Within the heart of the place is a fancy, fenced enclosure and an invitation: STEP RIGHT ON IN!, dominated by a massive arch inscribed POSSUM and a montage of renderings of George Jones. The grave of Johnny Paycheck rests somewhere a little south of Jones’s bootheels. My grandma would’ve approved of the matching, seasonally appropriate artificial flowers—in jarringly bright shades of orange, red, yellow. I approve of how Jones paid for Paycheck’s plot when his longtime friend and onetime bass player died, allegedly broke, at sixty-four. I especially approve of how he had him buried by the spot he’d marked for his own, as if to also ensure a lasting place in country music for Paycheck, underappreciated and misunderstood, and often whittled down by shoddy collective memory to the legacy of a single hit. The outsize popularity of Paycheck’s rendition of David Allan Coe’s “Take This Job and Shove It” is equivalent to that of his good friend Merle Haggard’s “Okie from Muskogee,” blighting out Paycheck’s remarkably varied catalog that swung from Orbison-like amplified psychedelic loneliness to the late Seventies radio-gold polish of “Slide Off of Your Satin Sheets.”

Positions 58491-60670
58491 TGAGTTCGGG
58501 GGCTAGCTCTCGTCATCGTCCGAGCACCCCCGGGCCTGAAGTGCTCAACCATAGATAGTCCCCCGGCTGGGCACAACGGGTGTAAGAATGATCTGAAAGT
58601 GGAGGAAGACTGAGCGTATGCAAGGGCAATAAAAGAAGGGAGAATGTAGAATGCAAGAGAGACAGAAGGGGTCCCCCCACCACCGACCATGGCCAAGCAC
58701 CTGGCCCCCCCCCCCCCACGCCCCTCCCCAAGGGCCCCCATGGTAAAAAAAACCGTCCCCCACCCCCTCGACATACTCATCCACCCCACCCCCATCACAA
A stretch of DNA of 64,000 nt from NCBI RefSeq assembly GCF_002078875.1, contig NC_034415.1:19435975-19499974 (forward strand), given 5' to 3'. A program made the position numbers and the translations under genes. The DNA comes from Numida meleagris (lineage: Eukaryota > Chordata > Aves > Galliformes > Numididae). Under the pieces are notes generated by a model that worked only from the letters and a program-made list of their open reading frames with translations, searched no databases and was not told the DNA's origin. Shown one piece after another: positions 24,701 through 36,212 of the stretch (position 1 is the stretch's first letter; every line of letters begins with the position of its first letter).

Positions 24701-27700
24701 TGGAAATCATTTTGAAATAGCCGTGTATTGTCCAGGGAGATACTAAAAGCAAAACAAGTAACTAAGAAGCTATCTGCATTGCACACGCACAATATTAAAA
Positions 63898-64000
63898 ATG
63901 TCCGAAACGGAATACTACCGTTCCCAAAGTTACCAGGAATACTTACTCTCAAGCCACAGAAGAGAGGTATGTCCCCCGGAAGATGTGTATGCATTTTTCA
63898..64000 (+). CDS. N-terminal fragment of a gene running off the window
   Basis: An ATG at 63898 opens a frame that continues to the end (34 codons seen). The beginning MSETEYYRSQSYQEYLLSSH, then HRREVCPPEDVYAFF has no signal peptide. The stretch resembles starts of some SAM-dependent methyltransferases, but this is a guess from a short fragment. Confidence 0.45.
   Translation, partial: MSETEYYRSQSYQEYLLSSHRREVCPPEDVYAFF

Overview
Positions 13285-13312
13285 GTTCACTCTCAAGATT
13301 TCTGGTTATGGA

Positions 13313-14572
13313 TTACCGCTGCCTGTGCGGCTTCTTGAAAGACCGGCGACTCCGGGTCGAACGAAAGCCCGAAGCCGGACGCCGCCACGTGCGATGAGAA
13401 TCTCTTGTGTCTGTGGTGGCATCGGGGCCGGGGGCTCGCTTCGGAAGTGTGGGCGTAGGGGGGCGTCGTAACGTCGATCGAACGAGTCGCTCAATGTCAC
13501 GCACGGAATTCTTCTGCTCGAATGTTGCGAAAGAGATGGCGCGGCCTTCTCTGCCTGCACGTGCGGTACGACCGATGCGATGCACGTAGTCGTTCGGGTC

Jones and Little Jimmy Dickens were among the two-hundred-some attendees at Paycheck’s memorial, where there was also a sizable contingent of Hells Angels, who were as loyal pals of the notoriously hard-living singer as Haggard. “By and large, it was the roughest-looking funeral crowd I have ever seen,” the “Nashville Skyline” columnist wrote in the CMT. At the end of it, when Paycheck’s own favorite of his songs was performed, perhaps the most personal, they all stood in an ovation. “The Old Violin” is a ballad of rock-bottom despair: “I feel like I could lay down, and get up no more / It’s the damndest feelin’, I never felt it before.” Like the best of Paycheck’s songs, it warps utter hokiness into unvarnished feeling. When Paycheck leans on the trope of staring into a mirror, seeing in it a mirage of the instrument, what flashes into the mind is the cover of Armed and Crazy, Paycheck looking a little stunned and preening, hands awkwardly attempting to tuck into tight, too-small vest pockets, face half swallowed by one of the gigantic hats he’d wear to offset his 5'5" frame. It’s hard to shake the memory of that wild-eyed gaze as he cranes into a vocal register of lonesome yearning. But where Hank might have yodeled, Paycheck carries the melody to a place that feels at once too much, too obvious, and yet totally startling and stunning in its plainspoken admission. “And just like that, it hit me / Why, that old violin and I were just alike / We’d give our all to music / And soon, we’ll give our life.”